Target Field Station
Opened on May 17, 2014, Target Field Station (formerly known as the Interchange), located in Minneapolis’ North Loop neighborhood, is a state-of-the-art multi-modal transit station with complementary mixed-used development and year-round activated public space. At the doorstep of Target Field, it is the new “Grand Central Station” for Minneapolis.
Taking inspiration from the city’s distinct seasons and love of the outdoors, the project’s common areas have been specially designed to support a variety of activities for transit and non-transit users alike, ensuring maximum use and comfort. The overall design emphasizes the principles of Open Transit by bringing together transit and urban culture into a one-of-a-kind destination that enhances commuters’ experience and promotes a stronger community. Target Field Station includes an elevated light rail transit (LRT) station, rail bridge, promenade, and two levels of public plaza, with areas available for neighborhood bars and eateries, cultural and entertainment spaces, and community events.
The site includes a Great Lawn, a valuable green space for activities, and 286 below-grade parking spaces. The Great Lawn provides the city with opportunities for pre-game events, community concerts, seasonal events, and individual activities. An amphitheater and informal seating area form The Cascade, which provides year-round entertainment and recreation opportunities, including a place for informal lunch meetings between friends or clients, street fairs, and outdoor concerts.
In the winter, all plaza and drive surfaces utilize an integrated snowmelt system, using excess heat generated by the neighboring Hennepin Energy Recovery Center (HERC) to melt snow and ice along walkways, paths, stairs, driveways, and parking areas. By using the site’s natural topography and the landscape’s natural filtering properties, stormwater is funneled to a series of cisterns and underground storage systems. Water is then sent back to the HERC to quench ash as part of an initiative by the Mississippi Watershed Management Organization.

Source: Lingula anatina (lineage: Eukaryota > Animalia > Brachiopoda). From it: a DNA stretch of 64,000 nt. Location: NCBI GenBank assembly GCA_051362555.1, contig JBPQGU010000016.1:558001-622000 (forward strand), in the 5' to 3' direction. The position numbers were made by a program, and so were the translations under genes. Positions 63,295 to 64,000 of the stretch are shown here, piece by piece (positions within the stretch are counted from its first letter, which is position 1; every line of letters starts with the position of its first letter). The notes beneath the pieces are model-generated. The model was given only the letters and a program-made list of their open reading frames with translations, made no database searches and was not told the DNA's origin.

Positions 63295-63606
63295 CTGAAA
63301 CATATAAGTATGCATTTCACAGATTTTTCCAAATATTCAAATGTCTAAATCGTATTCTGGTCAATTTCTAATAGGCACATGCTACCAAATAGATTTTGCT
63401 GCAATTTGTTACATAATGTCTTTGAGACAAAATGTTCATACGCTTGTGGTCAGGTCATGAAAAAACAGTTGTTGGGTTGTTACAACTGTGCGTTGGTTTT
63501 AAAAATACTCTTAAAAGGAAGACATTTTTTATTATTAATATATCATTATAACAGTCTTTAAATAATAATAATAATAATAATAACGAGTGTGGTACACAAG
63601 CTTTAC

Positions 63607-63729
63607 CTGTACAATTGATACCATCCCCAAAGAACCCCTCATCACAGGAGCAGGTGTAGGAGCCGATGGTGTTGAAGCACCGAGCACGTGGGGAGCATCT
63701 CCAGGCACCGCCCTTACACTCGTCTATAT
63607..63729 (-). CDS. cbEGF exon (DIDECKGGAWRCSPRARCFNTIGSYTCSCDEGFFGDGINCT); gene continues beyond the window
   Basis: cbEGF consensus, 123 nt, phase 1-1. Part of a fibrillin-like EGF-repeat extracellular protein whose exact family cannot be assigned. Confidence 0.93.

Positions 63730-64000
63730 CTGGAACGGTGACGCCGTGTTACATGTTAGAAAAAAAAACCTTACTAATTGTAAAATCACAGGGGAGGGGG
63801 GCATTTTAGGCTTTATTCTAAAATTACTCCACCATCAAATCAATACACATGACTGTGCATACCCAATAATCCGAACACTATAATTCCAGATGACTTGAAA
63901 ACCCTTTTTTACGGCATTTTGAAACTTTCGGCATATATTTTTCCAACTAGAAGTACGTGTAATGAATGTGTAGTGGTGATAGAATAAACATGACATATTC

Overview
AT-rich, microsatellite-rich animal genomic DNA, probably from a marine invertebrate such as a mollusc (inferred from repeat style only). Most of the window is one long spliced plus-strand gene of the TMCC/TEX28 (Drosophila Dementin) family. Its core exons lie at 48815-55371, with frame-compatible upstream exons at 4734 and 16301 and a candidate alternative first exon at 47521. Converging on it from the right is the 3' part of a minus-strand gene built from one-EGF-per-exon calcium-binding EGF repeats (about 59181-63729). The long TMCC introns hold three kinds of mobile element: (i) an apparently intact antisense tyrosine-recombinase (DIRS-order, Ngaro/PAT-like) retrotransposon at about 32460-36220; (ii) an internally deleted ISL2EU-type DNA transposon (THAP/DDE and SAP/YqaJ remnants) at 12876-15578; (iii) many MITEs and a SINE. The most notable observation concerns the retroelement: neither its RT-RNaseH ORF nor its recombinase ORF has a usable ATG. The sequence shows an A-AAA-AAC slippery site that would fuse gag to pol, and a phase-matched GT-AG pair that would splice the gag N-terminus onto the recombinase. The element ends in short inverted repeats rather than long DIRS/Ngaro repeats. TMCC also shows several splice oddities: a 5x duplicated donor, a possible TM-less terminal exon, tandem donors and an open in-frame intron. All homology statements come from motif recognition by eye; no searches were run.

The Hennepin Energy Recovery Center (HERC), which burns garbage to create energy, created convenient opportunities to incorporate sustainable features into the project. The U.S. Green Building Council and Green Building Certification Institute awarded LEED (Leadership in Energy and Environmental Design) certification to Target Field Station in August 2014, with 44 points (40 are required for certification). The project was also built to the Minnesota B3 standards and guidelines. Sustainable design elements included non–emitting or low-emitting materials where possible.
Other features of Target Field Station promote sustainability, such as messages on the video board display before and during baseball games that educate and encourage fans to recycle. In addition to Metro Transit bus and rail lines, visitors are encouraged to utilize the city’s bike paths. Target Field Station accommodates easy bike access, including bike lanes running alongside the stairs and bike storage racks. This reduces the amount of vehicle emissions that would be associated with visitors driving individual cars to Target Field and the surrounding area.
3,200 feet of pipe were installed beneath the project to bring energy generated by the HERC to the North Loop neighborhood, providing economical heating and cooling. This also presents opportunities and creates added value for future development.
A robust high-performing streetscape firmly connects the public spaces of Target Field Station to the North Loop neighborhood and the city. The streetscape planting zone includes both canopy street trees and rain gardens that filter water through structural soils and tree trenches. A number of plaza–level planters and recessed structural planters, referred to as the Grove, also function to help manage excess water on the site. Permeable pavers around the site feed water to the street trees.
Green roofs capture rainwater and help reduce the “heat island” effect of a large expanse of concrete. The roof includes a mix of seven different types of native grasses that are so hardy they can be walked on without damage.
“The Knutson Construction project staff were great to work with. They were both professional and courteous. The staff developed a very organized process to deliver a quality project for Hennepin County and the IPO. The staff promoted a team atmosphere in order to facilitate the design process.”
Justin M. Gese, PE, Project Manager
Short Elliott Hendrickson Inc.
Awards & Achievements
2015 Honor Award for Regional and Urban Design, American Institute of Architects
2014 Award of Merit for Airport/Transportation Facility, ENR
2014 First Place Award for Architectural Flooring or Hardscape, Minnesota Concrete Council
2014 First Place Award for Transportation Infrastructure, Minnesota Concrete Council